Earlier this week, Sony announced a "19459003] conversion of key business and executive appointments " with effect from April 1, 2019. The very brief notice also contains important information about the company's principal businesses and the changes that will affect them starts next week.
In a surprising feature, Sony has decided to merge three of its most profitable businesses with the mobile department. Imaging Products & Solutions (IP & S), Home Entertainment & Sound (HE & S) and mobile communications companies will be combined in a single unit called Electronics Products & Solutions (EP & S).
Another important piece of information is that Sony's legendary president Kazuo Hirai, the person who succeeded one of the most surprising turnarounds in the Japanese electronics industry, will retire in June after 35 years of working for the company .
Hirai passed the CEO of Kenichiro Yoshida a year ago, and while retiring on June 1
Even more importantly, his bets on the gaming department paid a lot of time and the same was true of The investment in image sensors, as Sony is now one of the largest suppliers to the camera components in the smartphone industry.
As he stepped down from the director's position, Sony's entertainment and imaging companies were more profitable than ever (and still are), but the smartphone division continues to soften money.
Is it a good idea to hide the problem under the blanket?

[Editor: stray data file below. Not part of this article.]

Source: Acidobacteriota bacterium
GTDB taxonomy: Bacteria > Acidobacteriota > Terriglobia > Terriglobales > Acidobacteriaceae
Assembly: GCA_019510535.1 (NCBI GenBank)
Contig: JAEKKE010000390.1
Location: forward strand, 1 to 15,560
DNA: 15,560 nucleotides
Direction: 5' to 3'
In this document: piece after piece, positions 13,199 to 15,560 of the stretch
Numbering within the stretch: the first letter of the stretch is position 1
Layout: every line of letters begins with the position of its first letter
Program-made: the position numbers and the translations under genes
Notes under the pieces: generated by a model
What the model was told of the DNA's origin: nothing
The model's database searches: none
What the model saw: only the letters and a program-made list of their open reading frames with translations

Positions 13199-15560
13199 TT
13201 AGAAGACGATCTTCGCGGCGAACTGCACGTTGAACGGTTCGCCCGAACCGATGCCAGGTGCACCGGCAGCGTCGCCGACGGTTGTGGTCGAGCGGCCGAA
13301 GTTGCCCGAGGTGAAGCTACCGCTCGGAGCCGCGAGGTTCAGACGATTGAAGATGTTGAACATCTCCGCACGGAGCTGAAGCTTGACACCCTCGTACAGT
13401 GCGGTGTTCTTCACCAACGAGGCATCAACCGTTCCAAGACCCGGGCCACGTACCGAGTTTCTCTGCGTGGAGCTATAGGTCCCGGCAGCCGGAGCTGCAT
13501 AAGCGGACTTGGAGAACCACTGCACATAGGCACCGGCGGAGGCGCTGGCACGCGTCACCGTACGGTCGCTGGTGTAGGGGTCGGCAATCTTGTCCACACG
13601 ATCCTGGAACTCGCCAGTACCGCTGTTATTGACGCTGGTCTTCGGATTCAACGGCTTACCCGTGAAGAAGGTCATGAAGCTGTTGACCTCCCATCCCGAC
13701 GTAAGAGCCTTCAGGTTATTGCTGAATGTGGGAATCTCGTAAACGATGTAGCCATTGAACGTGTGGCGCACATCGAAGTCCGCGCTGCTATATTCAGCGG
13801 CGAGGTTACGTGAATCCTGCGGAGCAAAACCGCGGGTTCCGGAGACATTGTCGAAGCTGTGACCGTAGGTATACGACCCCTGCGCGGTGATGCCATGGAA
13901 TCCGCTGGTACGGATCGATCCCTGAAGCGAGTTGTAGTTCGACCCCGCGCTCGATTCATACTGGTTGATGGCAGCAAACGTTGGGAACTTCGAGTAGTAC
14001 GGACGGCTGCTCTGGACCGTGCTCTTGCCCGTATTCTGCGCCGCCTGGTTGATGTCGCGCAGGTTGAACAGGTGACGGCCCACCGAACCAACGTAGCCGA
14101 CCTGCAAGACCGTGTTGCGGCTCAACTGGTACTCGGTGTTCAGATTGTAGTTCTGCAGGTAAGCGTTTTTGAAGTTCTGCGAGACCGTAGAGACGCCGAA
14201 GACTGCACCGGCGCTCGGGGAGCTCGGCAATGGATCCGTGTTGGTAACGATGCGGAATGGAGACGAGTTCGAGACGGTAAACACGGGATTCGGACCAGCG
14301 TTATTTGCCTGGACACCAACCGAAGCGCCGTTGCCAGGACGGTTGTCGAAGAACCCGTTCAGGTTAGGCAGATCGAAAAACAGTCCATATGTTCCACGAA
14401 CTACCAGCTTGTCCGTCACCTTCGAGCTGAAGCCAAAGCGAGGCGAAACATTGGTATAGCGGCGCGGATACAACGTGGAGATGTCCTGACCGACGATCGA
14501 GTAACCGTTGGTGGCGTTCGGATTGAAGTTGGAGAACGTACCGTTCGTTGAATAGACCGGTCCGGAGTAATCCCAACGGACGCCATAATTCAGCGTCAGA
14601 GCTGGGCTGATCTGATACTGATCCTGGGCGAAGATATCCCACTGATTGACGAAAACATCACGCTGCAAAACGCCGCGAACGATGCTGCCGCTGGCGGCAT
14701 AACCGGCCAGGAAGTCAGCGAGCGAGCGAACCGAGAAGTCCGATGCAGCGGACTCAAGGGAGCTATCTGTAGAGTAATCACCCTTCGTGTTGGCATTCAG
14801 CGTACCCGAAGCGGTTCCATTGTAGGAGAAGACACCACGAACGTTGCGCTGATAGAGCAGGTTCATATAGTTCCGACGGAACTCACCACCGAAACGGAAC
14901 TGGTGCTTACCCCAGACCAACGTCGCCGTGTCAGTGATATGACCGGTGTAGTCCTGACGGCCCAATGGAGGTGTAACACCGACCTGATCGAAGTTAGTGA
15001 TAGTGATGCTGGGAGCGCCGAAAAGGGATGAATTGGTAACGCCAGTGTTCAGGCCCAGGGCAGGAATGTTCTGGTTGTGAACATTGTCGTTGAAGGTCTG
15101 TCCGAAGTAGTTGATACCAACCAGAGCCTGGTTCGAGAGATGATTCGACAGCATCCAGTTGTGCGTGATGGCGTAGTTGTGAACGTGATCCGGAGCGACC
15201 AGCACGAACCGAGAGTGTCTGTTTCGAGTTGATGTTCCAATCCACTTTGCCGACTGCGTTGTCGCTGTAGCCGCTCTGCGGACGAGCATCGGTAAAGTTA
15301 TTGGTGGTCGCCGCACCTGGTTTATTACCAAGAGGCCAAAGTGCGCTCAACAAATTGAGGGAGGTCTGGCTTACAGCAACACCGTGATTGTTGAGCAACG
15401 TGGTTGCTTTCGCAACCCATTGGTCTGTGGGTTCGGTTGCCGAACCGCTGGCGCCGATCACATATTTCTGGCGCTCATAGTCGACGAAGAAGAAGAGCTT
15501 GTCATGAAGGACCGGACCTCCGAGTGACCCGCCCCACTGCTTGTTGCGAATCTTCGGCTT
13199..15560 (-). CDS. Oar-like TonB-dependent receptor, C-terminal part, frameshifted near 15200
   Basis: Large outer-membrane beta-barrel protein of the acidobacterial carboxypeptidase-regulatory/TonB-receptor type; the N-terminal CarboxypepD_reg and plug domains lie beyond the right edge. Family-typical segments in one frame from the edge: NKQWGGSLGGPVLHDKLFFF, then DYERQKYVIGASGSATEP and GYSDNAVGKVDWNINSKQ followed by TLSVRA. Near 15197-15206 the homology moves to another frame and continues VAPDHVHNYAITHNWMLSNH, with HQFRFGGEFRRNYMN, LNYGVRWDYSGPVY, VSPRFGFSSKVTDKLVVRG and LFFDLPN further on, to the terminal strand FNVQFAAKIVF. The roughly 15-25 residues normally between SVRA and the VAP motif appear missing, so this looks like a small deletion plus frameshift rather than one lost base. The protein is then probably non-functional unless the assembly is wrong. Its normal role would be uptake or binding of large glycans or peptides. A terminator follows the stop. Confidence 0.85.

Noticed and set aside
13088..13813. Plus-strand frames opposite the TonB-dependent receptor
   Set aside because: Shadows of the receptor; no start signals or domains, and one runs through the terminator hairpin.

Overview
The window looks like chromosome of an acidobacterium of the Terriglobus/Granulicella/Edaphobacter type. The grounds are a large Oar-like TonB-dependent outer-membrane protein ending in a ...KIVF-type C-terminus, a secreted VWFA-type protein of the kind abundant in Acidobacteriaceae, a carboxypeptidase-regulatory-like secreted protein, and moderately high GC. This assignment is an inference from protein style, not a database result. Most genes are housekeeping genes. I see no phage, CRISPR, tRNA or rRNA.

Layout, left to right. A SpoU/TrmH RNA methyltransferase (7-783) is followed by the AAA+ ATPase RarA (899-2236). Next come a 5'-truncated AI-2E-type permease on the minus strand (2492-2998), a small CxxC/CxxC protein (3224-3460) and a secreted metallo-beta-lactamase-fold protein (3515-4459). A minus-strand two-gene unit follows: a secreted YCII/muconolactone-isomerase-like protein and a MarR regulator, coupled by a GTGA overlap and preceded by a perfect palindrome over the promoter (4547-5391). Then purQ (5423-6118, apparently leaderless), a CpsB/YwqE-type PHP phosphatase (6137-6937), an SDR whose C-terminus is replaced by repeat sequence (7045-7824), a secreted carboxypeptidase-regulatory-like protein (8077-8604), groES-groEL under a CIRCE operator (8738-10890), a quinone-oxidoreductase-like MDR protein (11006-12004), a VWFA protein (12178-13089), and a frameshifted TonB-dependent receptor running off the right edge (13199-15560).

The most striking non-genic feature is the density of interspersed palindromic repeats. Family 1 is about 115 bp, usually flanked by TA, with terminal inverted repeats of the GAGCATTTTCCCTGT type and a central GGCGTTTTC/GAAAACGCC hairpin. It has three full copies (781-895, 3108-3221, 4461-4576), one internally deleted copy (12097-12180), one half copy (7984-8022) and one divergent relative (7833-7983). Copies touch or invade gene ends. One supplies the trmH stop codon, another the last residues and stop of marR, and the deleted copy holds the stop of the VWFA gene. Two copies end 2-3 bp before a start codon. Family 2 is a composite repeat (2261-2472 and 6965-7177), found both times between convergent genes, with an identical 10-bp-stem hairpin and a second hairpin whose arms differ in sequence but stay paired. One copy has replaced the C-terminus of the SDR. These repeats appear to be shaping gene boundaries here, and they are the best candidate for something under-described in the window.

Reports of a possible sale of Sony's mobile division surface last year, likely to put more pressure on the company's current chairman, Kenichiro Yoshida. Today's advertising puts an end to these rumors, but asks the decision to hide the problem under the rug.
After a fourth straightforward quarter, Sony seems to hide the losses in the mobile division behind a conglomerate of profitable businesses. If you are wondering why Sony is still betting on smartphones, the Japanese company said that 5G is the kind of technology that can do things for the better.
How to do it, it must be seen. The bottom line is that we will probably see less red numbers in Sony's revenue reports every quarter, as the profits of the other three companies are more than enough to hide the mobile division's losses.
What the official statement does not cover is whether or not this "adjustment" means resignation from the mobile department, or it is merely an administrative reorganization. Sony dismissed 200 employees in Europe back in December to cut costs in a number of mobile business areas, and a few days ago, the Japanese firm confirmed plans to close an entire smartphone factory in China.
With the smartphone factory closed, we might see smaller Xperia smartphones on the market, but if it goes unexpectedly well, Sony can always use third-party manufacturers to supplement stock if needed.
Clearly, Sony Mobile is not what it once was, but if the Japanese company thinks it is the way it can save on its smartphone business, we are all with it.